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U.S. led the world with shark attacks in 2015

GAINESVILLE, Fla. -- Experts say 2015 saw a record-setting 98 unprovoked shark attacks worldwide, including 30 in Florida alone.

The Florida Museum of Natural History released the numbers Monday. Scientists say the previous record was 88 attacks in 2000.

International Shark Attack File curator George Burgess says attacks are expected to continue to increase as human populations grow and shark populations recover.

Of the six fatalities last year, two happened off the Indian Ocean island of Reunion; the others occurred off Australia, Egypt, New Caledonia and the United States.

The U.S. led the world with 59 attacks, including those in Florida, eight in each of the Carolinas and seven in Hawaii. California and Texas each had two attacks, and New York and Mississippi each had one.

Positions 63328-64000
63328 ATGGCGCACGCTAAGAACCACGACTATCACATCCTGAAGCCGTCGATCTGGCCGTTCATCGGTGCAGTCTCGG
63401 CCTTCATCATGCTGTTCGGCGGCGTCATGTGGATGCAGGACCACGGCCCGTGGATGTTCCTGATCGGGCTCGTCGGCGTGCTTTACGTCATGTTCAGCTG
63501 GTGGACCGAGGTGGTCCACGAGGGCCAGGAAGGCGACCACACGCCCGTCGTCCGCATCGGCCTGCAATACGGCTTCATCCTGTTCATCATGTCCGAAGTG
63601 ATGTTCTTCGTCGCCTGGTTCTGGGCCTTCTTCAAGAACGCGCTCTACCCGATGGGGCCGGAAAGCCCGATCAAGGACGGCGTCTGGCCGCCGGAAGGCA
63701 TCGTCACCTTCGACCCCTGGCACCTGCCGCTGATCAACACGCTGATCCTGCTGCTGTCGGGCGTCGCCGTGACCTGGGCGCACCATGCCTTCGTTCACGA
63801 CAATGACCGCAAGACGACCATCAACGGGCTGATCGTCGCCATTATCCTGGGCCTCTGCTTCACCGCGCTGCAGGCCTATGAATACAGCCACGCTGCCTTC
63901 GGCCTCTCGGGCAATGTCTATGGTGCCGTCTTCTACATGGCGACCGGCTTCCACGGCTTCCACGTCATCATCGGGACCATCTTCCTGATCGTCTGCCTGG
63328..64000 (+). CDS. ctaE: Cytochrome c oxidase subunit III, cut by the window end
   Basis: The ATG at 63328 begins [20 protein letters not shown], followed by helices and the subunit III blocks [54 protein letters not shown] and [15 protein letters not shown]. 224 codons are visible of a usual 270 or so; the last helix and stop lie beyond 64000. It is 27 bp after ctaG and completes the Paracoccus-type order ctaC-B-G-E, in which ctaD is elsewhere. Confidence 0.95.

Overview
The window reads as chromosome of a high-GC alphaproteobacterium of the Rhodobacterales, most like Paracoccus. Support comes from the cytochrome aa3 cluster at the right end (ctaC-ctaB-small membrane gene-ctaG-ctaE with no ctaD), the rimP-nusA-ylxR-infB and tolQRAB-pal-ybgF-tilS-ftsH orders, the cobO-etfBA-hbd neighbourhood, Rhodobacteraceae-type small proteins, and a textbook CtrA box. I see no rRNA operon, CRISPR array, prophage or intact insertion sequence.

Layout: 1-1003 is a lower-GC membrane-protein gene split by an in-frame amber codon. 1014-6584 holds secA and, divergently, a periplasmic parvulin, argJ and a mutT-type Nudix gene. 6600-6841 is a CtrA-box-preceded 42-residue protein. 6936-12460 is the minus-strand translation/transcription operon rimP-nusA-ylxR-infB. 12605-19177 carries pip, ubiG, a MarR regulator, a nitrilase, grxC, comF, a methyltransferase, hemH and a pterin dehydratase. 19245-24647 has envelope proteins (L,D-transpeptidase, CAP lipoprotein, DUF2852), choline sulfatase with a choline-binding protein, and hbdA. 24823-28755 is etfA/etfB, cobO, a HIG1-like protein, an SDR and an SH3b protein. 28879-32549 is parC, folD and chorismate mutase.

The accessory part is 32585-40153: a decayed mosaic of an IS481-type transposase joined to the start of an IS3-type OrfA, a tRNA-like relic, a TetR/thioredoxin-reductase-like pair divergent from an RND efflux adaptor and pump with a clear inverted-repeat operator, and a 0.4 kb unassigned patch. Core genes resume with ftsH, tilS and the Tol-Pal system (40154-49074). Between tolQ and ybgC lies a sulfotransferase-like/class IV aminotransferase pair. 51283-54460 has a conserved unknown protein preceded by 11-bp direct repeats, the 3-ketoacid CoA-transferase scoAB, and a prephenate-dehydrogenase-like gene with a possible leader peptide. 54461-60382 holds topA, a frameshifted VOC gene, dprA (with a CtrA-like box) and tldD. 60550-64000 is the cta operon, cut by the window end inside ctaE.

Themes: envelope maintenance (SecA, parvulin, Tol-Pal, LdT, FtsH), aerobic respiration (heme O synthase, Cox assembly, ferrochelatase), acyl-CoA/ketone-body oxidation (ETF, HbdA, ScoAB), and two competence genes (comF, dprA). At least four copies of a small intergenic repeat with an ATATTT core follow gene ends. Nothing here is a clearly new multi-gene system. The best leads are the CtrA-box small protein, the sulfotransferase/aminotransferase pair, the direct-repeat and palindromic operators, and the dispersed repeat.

Australia and South Africa followed the U.S. with 18 and 8 attacks, respectively.

In late January, lifeguards closed a Hawaii bay to swimming after a shark bit a visitor from Minnesota.

The Kauai County Fire Department said officials didn't see the shark. But lifeguards saw the man had cuts on both his hands. The cuts weren't life-threatening.

The shark bit the man as he was paddling to shore near the Hanalei Pier on Kauai island. He was on his way back from surfing.

He was treated on the beach by lifeguards but chose to drive himself for medical treatment, the county said on its Facebook page.

Lifeguards posted "No Swimming" and "Shark Sighted" signs along the beach at Hanalei Bay. They are telling people to stay out of the water.

Lifeguards will reassess the water Friday morning to determine if it is safe for swimming.

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